Sen. Ted Cruz (R-Tex.) may have inadvertently said something worthwhile when he read aloud from Dr. Seuss’s “Green Eggs and Ham” [“Cruz snarls GOP’s options,” Sept. 25]. The good doctor may have written a different allegory to the one he intended.
Consider the plot: An annoying little fellow, Sam-I-Am, tries to get his unnamed friend to eat the title meal, only to be told, “I do not like them.” Even with different companions (goat, fox) or in different settings (boat, box, train), the dish gets rejected. Suppose this is not about greens but Obamacare. Perhaps Sam-I-Am is Obama and his pal is those Americans who have turned down this suspiciously colored food.
Now look at how the story ends (spoiler alert!): For a little peace, anonymous takes a bite, only to find that she likes the stuff and can’t say enough in thanking Sam-I-Am.
If you’re a Republican or Libertarian, especially of the tea party persuasion, this would truly be a disaster.
Fred Dawson, Beltsville
One must marvel at Max Rugemer’s proposed Obamacare “compromise” [“The Obamacare fight,” letters, Sept. 24]. Mr. Rugemer suggested delaying the law’s implementation until 2015 so the next Congress could decide whether to perfect it or repeal it. Isn’t that the current Congress’s job?
And what if the 2014 election map looks similar to the present one? Will we further delay giving millions of uninsured people access to health care until 2017, 2019, 2021, etc.?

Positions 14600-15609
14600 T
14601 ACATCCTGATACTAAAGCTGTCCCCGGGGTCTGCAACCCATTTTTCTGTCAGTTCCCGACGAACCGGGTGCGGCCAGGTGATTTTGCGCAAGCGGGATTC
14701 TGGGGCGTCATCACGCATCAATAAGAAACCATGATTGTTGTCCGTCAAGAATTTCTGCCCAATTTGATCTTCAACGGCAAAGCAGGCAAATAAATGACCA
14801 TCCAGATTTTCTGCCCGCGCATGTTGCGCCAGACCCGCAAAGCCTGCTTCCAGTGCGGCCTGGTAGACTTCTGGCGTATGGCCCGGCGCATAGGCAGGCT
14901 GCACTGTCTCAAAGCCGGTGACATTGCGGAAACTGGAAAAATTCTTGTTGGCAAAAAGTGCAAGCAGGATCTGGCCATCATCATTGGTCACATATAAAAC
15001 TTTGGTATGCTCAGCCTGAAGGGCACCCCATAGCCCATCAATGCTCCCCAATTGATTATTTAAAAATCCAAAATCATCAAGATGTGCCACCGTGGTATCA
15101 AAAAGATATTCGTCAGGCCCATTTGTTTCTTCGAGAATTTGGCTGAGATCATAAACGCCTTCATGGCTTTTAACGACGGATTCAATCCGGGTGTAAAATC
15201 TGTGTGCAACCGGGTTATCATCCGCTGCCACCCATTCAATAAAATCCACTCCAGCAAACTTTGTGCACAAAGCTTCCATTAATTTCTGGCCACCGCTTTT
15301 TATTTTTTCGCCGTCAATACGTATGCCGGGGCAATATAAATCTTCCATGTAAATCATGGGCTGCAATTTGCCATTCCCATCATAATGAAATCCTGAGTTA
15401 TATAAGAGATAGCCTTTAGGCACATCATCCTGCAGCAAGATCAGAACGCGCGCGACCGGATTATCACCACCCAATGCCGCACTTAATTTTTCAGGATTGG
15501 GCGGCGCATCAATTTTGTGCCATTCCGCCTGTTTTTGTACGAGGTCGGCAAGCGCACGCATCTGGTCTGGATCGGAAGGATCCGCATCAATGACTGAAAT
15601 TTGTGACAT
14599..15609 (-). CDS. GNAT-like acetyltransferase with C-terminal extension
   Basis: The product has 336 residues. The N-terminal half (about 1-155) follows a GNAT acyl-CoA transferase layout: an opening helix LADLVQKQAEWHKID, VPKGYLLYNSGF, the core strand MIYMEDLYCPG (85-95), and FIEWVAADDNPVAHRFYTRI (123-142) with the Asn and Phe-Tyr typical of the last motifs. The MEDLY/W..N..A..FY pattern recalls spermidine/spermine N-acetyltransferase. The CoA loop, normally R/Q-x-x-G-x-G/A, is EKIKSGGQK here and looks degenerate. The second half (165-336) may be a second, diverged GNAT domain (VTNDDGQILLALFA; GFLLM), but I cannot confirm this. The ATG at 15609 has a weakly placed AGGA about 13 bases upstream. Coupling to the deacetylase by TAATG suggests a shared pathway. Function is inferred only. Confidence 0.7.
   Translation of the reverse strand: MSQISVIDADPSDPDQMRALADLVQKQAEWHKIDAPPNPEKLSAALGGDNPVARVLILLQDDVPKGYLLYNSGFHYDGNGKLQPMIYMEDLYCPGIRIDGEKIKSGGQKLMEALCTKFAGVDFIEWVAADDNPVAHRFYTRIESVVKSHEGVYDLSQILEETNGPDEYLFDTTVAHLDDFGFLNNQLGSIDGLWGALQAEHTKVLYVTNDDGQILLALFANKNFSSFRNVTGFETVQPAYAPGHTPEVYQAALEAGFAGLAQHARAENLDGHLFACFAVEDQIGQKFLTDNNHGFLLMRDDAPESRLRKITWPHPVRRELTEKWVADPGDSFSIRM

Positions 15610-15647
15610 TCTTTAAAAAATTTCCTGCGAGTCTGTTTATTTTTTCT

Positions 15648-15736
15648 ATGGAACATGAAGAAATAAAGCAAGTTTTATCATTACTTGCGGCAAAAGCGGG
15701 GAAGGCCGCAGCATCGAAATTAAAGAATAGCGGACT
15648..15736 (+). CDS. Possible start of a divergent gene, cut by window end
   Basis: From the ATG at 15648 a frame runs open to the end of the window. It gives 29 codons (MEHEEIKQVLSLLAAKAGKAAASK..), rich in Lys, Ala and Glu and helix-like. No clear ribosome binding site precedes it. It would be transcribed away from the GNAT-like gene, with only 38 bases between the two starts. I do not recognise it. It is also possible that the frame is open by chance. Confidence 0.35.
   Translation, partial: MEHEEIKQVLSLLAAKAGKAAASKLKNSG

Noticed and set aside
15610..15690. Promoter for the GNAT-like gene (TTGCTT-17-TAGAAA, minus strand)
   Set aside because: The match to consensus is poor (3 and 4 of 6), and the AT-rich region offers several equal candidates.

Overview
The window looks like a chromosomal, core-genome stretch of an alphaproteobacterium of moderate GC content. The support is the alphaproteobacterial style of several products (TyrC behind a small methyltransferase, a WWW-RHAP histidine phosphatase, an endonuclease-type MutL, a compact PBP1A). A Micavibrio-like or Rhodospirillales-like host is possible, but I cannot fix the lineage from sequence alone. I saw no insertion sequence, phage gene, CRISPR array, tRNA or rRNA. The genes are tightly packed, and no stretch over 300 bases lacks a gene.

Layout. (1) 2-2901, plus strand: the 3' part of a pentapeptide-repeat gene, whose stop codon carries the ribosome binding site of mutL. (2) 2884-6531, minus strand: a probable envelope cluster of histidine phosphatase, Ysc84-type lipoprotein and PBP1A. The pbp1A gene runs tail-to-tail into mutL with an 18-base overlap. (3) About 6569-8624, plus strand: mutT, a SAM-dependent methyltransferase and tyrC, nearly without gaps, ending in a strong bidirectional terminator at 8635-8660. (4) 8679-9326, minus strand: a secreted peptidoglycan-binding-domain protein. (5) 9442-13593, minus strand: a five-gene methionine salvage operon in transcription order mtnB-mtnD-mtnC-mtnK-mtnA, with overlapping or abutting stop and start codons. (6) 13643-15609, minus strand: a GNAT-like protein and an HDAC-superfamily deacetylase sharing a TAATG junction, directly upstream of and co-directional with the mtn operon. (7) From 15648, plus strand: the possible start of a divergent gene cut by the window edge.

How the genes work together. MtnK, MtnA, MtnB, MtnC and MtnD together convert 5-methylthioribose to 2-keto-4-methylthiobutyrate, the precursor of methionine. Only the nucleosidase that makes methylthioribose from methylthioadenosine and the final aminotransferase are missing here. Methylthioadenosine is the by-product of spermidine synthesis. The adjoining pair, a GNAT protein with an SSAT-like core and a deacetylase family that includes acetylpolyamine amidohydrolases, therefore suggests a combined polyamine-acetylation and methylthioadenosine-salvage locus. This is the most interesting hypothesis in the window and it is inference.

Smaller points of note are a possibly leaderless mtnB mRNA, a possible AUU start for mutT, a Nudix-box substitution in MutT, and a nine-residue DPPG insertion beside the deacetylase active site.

Mallory Duncan, Washington
George F. Will [“Let Obama suffer from Obamacare,” op-ed, Sept. 26] repeated the canard that members of Congress and their staffs are receiving “special, ameliorative subsidies” under the Affordable Care Act (ACA). The opposite is true. Members of Congress and their staffs are the only people required by the ACA to give up their employer-provided health insurance and obtain coverage through the new exchanges. The subsidies they are receiving are nothing more than the health insurance contributions that most large employers routinely offer their employees. The ACA provision that stripped members of Congress and their staffs of their traditional health insurance coverage was a cynical political ploy that Mr. Will should deplore, not embrace.
Joe Onek, Washington